School District Had No Guidelines on Use of Laptop Tracking Software

Lora Bentley

Here's a shocker: A new report says the school district at the center of a Web cam spying lawsuit did not have official guidelines or a set protocol on using the tracking software installed in laptops that were issued to students.

 

According to eWEEK, the report from the law firm of Ballard Spahr indicates that the absence of official policy left room for "overzealous and questionable" use of the software by 15 staff members, which resulted in the collection of "30,564 web cam photographs and 27,428 screenshots" on IT department servers.

 

On the flip side, the report also says there is nothing to indicate that school or district administrators participated in spying on students. Specifically:

There is no evidence that members of [the] board or top-level district administrators (including the superintendent, assistant superintendent, and the principals and assistant principals) knew how [the tracking software] worked.

 

I have a hard time believing that none of the administrators knew how the software worked, but I'll go with it. However, I can't understand why the district needed a separate investigation - for which it paid a pretty penny, I'm sure - and a 72-page report before it could reach the conclusion that guidelines for proper use of the software were necessary.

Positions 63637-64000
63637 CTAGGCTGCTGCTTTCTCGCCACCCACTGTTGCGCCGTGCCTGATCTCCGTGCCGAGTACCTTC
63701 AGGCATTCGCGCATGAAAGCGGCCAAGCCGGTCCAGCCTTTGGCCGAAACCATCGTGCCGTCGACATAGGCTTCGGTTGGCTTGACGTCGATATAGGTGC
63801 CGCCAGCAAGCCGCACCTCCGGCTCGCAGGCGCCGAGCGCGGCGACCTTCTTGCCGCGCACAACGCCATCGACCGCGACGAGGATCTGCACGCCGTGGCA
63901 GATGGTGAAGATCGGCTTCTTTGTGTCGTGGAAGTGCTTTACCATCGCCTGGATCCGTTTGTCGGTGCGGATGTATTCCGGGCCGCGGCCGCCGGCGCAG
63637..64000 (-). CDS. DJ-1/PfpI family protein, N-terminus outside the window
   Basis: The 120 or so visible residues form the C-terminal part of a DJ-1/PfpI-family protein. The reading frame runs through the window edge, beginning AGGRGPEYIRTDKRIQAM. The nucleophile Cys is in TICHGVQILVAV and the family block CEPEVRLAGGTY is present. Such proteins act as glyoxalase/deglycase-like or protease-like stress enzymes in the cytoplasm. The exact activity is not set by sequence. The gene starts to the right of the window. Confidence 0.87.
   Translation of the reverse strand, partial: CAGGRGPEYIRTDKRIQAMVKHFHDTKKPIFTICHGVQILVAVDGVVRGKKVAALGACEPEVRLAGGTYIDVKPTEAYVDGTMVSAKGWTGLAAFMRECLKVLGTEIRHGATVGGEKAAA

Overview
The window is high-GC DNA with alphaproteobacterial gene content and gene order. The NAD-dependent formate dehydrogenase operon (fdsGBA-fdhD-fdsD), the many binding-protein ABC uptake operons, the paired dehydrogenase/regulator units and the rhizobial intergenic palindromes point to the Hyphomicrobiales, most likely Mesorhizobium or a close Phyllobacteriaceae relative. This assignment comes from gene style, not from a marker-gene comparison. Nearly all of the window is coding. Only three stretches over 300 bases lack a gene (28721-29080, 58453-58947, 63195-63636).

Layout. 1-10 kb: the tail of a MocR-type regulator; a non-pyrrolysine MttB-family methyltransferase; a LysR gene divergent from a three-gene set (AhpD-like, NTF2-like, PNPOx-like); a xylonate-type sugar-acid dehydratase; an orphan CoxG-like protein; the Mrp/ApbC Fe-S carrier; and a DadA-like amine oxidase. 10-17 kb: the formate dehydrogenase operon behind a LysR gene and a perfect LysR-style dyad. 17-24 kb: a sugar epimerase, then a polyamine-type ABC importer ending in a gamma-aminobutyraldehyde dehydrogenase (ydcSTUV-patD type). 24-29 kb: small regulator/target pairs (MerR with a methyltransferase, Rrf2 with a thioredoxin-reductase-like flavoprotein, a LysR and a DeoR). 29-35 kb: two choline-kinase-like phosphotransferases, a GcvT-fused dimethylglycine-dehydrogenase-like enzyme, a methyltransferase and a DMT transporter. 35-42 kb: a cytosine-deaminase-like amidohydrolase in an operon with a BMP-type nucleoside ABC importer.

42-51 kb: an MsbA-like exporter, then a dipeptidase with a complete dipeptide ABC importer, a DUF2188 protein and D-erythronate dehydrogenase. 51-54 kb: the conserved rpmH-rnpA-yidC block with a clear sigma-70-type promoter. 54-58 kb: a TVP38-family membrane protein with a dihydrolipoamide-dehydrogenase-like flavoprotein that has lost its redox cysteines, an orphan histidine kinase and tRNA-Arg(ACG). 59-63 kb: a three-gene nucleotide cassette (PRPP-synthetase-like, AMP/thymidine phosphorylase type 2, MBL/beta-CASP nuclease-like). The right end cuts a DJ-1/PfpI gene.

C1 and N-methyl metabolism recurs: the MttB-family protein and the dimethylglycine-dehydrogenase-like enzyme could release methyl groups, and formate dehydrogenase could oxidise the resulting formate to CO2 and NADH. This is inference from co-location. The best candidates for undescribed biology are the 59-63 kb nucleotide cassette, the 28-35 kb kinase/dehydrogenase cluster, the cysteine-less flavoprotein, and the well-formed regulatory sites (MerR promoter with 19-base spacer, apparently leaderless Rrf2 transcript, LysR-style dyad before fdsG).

If the district had taken the time to put such guidelines into place, educated the staff about them and then enforced them appropriately from the time the first laptop was issued to the first student, it could have saved the expense and embarrassment of the lawsuit.


 

No matter how bad the upfront costs look at first, proactive risk management is always less expensive than cleaning up the mess after the fact.



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